The Newsroom Season One

By Helen MacDonald
Jun 06, 2013

With Jeff Daniels and Emily Mortimer on board and Aaron Sorkin – the king of snappy, smart dialogue writing, The Newsroom looks like a winner. And it so nearly is. It follows the day-to-day workings of ‘News Night,’ anchored by Daniels’ Will McAvoy and produced by Mortimer’s MacKenzie McHale, a fictional show-within-a-show whose aim, according to McHale, is “the death of gossip and voyeurism. Speaking truth to stupid.” In other words, they’re trying to restore some dignity to prime-time journalism.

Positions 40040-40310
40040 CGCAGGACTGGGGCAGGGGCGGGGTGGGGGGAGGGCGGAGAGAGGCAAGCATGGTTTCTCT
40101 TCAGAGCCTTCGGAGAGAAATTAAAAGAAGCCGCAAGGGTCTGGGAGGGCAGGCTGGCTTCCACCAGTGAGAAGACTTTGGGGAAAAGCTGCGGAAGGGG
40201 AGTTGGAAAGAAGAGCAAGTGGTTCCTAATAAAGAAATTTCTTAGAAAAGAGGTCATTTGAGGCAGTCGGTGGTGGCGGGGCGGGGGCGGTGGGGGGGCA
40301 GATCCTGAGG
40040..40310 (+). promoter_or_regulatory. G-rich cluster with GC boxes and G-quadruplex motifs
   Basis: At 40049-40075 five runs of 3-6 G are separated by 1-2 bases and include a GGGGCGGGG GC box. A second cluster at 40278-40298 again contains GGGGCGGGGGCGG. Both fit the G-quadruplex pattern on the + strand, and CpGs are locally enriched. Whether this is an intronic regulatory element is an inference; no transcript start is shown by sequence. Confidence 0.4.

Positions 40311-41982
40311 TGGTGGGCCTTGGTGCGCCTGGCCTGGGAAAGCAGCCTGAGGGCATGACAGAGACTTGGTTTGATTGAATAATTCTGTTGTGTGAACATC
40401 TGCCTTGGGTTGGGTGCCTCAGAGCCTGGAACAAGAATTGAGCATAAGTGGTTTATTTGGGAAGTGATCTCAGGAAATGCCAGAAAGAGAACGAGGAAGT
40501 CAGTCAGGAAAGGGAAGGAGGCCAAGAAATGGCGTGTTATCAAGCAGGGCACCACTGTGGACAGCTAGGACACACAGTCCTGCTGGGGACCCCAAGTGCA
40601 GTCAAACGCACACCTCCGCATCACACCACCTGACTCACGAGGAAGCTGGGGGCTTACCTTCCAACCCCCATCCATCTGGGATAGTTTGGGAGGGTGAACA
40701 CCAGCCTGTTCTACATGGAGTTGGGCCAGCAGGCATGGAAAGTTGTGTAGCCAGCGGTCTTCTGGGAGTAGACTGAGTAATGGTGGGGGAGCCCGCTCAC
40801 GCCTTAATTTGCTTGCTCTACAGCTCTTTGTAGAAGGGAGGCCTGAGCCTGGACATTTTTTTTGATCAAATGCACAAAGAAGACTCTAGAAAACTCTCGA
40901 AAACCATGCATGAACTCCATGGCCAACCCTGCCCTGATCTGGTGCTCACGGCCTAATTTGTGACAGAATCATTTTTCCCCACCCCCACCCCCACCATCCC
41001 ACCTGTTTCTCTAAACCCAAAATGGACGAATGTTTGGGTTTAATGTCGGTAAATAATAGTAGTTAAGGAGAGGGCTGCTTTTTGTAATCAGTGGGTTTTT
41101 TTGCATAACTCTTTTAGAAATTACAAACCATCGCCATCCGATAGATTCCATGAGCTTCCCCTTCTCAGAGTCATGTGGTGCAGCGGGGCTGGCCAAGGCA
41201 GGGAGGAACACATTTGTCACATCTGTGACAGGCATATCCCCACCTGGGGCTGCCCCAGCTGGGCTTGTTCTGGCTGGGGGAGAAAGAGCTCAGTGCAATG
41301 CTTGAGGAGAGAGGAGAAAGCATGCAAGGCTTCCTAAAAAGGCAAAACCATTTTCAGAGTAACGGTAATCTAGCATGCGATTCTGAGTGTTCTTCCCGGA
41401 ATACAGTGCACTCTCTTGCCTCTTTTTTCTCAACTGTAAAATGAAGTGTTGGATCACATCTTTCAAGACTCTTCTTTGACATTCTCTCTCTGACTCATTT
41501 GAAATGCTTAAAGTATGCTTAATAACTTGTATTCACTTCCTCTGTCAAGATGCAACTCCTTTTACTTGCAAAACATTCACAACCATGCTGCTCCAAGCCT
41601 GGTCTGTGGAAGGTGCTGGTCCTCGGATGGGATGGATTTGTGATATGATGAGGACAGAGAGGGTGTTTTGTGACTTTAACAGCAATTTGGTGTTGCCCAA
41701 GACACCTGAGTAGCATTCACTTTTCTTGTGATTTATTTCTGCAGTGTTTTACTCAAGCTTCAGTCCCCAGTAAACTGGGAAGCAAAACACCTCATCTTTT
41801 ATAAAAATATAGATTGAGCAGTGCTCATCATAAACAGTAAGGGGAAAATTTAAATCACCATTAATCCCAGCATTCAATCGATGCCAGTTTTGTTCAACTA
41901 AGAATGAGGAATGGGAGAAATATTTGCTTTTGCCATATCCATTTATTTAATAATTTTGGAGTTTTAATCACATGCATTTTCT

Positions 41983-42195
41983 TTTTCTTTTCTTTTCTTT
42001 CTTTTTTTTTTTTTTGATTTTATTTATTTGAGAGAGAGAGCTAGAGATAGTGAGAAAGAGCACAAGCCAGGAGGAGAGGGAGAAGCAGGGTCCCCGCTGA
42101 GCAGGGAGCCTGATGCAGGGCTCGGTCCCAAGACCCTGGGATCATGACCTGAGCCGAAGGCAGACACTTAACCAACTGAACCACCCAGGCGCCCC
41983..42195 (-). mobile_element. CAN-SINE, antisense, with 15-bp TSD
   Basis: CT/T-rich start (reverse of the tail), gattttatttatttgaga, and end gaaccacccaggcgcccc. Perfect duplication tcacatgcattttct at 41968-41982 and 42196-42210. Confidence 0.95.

Of course, that’s a noble – and much-needed – objective. When it focuses on that side of the plot, The Newsroom is everything you’d expect; clever, thought-provoking, engrossing and valuable. It is genuinely interesting to see 2010’s events – the Deepwater Horizon oil spill, the failed Times Square bombing, et cetera – reported as they could and should have been; without scaremongering and bullshit. Trouble is, the flipside of the show, its attempts to explore the human relationships at the heart of the newsroom, is so weak that it cripples the whole enterprise. There’s no depth, and the attempts at humor are misguided at best. There are glimpses of a good show here, but they disappear quickly.

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